LIVE MUSIC: Summertime Blues Festival
With: Crystal Shawanda, Jim Byrnes, David Gogo, Jenie Thai, and more
Where: Maffeo Sutton Park, 100 Comox Rd., Nanaimo
When: Thursday through Sunday, Aug. 11-14
Tickets: $35-$75 (daily) or $170 (festival pass) from nanaimoblues.tickit.ca
More than 30 acts, the majority of which are from B.C., are set to appear this week at Nanaimo’s Summertime Blues Festival.
That’s a distinct change from the 2019 version, when the Nanaimo Blues Society event showcased high-profile U.S. acts such as Walter Trout, Eric Gales, Tas Cru, and Ana Popovic. That previous model — expensive, and labour-intensive — was unsustainable this summer, especially coming out of a two-year layoff with limited time for advance planning, said society president Jackie Moisan.
“It’s been a real challenging situation, as you can imagine. One of the biggest challenges was dealing with the availability and access of services and goods. It was also tricky because in the early Spring, the provincial government wasn’t sure when they were going to lift [capacity] restrictions, so we had to take a leap of faith with our bookings. I’m really glad we went ahead with it.”
Moisan said she expects the festival, tickets to which are ahead of projections this year, will offer a mixture of U.S. and Canadian acts in 2023, when cross-border travel is not impeded and long-term planning is feasible. But while the festival’s focus on Canadian acts was the proper way forward in 2022, she’s proud of the assembly, which includes multiple award winners Crystal Shawanda, Jim Byrnes, David Gogo, Steve Kozak, and David Vest — some of whom were confirmed to perform at the postponed edition from two years ago.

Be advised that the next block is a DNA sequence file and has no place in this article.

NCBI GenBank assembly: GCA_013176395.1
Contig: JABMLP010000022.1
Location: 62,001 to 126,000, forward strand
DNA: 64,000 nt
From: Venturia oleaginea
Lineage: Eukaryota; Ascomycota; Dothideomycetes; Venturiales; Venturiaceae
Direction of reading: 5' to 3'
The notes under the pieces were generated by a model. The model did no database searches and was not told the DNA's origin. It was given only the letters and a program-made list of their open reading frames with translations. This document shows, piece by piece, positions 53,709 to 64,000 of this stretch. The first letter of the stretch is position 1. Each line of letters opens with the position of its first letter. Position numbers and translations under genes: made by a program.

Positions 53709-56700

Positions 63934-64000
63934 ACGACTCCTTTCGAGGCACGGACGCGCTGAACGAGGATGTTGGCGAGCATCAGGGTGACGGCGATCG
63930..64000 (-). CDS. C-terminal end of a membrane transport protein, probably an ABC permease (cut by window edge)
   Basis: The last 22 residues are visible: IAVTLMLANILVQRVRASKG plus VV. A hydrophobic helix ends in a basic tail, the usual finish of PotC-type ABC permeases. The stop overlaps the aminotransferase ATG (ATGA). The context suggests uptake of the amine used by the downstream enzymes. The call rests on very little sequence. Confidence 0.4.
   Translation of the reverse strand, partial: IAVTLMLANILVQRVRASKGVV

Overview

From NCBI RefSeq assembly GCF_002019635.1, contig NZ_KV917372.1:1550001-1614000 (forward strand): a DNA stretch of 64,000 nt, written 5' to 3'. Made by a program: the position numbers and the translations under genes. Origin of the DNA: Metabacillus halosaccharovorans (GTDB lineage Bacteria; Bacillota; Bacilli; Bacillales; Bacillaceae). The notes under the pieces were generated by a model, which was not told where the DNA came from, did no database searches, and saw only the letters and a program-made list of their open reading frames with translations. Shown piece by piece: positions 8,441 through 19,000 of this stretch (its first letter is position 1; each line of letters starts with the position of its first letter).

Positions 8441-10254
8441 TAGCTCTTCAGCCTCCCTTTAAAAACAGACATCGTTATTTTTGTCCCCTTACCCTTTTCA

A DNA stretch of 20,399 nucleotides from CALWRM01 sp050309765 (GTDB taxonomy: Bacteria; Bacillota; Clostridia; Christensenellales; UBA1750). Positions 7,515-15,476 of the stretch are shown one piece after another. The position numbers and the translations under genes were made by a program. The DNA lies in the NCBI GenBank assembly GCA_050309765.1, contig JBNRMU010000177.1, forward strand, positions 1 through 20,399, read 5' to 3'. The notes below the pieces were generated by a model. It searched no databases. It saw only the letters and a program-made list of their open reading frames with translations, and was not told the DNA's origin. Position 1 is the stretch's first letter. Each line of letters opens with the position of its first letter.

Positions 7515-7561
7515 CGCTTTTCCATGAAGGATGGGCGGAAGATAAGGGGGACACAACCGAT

“That gave us an opportunity to scale it down, but I use that term lightly,” she said. “The quality is not scaled-down whatsoever. It’s a world class festival. The only scaling down was in the distance of transportation.”
Re-engagement has been a top priority for the four-day festival, whose gates to Maffeo Sutton Park open at 3 p.m. Thursday. The majority of programming at the festival will be held there, including the Nanaimo Youth Blues Showcase, which features a collection of young performers brought together by the Sunday Blues Jam sessions held weekly at the Queen’s Hotel.
The popular downtown Nanaimo venue will be home to after-jam performances on Friday and Saturday, featuring local blues musicians as well performers from the event. It’s part of Moisan’s plans to expose the greater Nanaimo community to the benefits of Summertime Blues.
“It’s an opportunity to review the festival, to take a forward look at where we going, and move in a direction of engaging more of the community,” she said. “Traditionally, blues is a middle-aged to older audience. What I want to see is a festival that is introducing the blues to a broader and more diverse community.”